Now that the financial results for Arsenal’s 2017/2018 season are out, let’s have a look at some statistics to see if spending money on buying new players actually brings better results. The year-end cash position for Arsenal was a staggering £231.3 million, based on the financial year that ended on May 31st 2018. So the question is, should Arsenal be investing as much of this as possible into purchasing new star players for the squad?
One of the often discussed topics of Arsene Wenger’s 22-year reign at Arsenal was his lack of spending money on new players. The former Arsenal manager was well known for looking for bargains, following his belief that the club should live within its means and should never spend more than it makes. Looking at the numbers during Wenger’s period in London, it does show that the Frenchman was at times stingy, but was more open to spending more during the last years.
Arsenal of course haven’t won the Premier League title since 2004, so is it a lack of spending that has prevented that being repeated, and reduced the ability to compete with Chelsea, Manchester City or Manchester United? Statistics show that spending more money is no guarantee of success. The amount a club spends does make a difference, but only when spending a lot.
The English Premier League remained Europe’s highest spending football league in the 2018 summer transfer window. La Liga and the the Serie A complete the top-3 spending leagues. Using the data from this season and the previous four seasons, this study analyses the amounts spent to determine how Premier League clubs have been performing on the pitch compared to the summer and January transfer windows.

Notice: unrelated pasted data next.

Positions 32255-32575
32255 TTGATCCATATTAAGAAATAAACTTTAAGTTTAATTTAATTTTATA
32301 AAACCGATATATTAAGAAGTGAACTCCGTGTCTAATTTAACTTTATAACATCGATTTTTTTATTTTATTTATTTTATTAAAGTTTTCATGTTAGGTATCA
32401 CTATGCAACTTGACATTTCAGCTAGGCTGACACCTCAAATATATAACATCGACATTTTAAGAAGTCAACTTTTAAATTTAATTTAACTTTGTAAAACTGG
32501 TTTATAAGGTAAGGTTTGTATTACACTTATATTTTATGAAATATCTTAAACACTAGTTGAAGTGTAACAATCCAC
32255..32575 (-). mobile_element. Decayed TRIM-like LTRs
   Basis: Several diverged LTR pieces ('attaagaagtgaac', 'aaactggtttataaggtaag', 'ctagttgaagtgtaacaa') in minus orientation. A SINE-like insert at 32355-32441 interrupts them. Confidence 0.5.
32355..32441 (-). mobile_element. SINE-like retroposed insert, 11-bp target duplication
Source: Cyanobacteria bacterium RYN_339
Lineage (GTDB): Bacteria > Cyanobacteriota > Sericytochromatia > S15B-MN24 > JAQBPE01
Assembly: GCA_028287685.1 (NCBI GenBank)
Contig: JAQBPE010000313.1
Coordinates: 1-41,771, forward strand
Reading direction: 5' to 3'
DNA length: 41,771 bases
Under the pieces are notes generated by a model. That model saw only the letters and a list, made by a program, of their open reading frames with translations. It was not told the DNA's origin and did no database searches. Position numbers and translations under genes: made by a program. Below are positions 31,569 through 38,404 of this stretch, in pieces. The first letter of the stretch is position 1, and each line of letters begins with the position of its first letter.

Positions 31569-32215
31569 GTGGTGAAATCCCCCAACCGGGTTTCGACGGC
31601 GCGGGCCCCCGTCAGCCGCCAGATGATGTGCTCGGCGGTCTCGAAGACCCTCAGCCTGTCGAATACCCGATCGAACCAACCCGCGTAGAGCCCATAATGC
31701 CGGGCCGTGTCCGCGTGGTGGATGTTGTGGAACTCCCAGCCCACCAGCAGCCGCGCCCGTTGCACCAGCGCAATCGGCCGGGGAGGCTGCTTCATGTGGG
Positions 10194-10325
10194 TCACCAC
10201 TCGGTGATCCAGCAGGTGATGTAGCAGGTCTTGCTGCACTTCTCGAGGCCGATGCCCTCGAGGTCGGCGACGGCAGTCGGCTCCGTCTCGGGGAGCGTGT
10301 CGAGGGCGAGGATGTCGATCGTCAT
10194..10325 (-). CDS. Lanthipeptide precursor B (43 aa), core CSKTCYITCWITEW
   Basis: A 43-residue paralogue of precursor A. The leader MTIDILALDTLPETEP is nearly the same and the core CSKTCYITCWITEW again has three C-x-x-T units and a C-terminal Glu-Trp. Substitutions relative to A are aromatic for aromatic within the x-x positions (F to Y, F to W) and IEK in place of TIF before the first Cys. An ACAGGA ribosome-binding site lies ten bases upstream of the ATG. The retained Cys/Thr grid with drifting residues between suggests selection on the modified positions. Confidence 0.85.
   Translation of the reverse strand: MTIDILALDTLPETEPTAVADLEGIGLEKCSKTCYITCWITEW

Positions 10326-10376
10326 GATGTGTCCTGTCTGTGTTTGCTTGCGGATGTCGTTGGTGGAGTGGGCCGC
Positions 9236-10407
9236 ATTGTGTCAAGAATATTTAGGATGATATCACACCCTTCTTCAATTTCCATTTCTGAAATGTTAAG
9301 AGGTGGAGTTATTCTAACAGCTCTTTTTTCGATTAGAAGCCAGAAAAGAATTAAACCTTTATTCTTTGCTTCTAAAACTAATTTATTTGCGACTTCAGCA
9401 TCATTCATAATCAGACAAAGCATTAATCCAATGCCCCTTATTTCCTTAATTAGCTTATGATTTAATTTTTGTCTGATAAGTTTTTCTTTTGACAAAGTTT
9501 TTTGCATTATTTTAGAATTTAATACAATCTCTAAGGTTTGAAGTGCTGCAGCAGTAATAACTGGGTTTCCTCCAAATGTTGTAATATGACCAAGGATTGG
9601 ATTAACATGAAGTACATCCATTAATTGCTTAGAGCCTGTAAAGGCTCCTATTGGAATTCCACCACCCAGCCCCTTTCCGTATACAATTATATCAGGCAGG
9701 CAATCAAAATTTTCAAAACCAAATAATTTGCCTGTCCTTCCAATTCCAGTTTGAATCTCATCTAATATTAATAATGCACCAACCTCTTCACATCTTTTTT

Tottenham come out on top, with the club only spending £3.8million for every point achieved over the past four and a half seasons. Spurs may not still be in the running for the Premier League title, but where they have been enjoying success has been in getting the most bang for their buck in the transfer window. The statistics show how well Pochettino has done on that measure during his tenure. Last summer Tottenham didn’t buy any players, keeping the team from last season almost intact. This has obviously contributed in keeping the spending to points ratio low.
Manchester United, on the other hand, spent £11million in transfer fees per point achieved in the same period. The recent series of victories under Solskjær will probably have made these figures look somewhat better, though, as these numbers are not yet taken in account in the statistics. Perhaps surprisingly Arsenal are the third best performer, having spent £7million per point, despite some big spending in recent seasons: Aubameyang (£57.38m), Lacazette (£47.70m) and Xhaka (£40.50m) are the biggest since 2017.
Manchester City have been the biggest spender among all Premier League teams in the last three seasons. But, Pep Guardiola claims that the City’s success is not just down to spending money. Buying star players will certainly help you in achieving your goals, but this is certainly not the only factor.
The most important thing is to buy the right players for the right positions, which is where coaching plays a big part.
Liverpool are mounting a serious challenge this season, and could win their first title for 29 years. The big money purchases of Virgil Van Dijk and goalkeeper Alisson Becker seem to be the pieces of the jigsaw that have brought them to this level.
So it’s not a simple case of spending big and hoping for the best, there is a greater need to make decisions that are planned strategically to try and make sure the investments pay off.
3 thoughts on “Does spending a lot of money always get you better results in the Premier League?”
Your first two links didn’t open for me. That is possibly my problem. I enjoyed the read. Thank you.
Possibly a problem on mobile devices, that seems to happen sometimes.
I believe in spending big to achieve bigger… That’s modern day transfer. Thanks for the article though.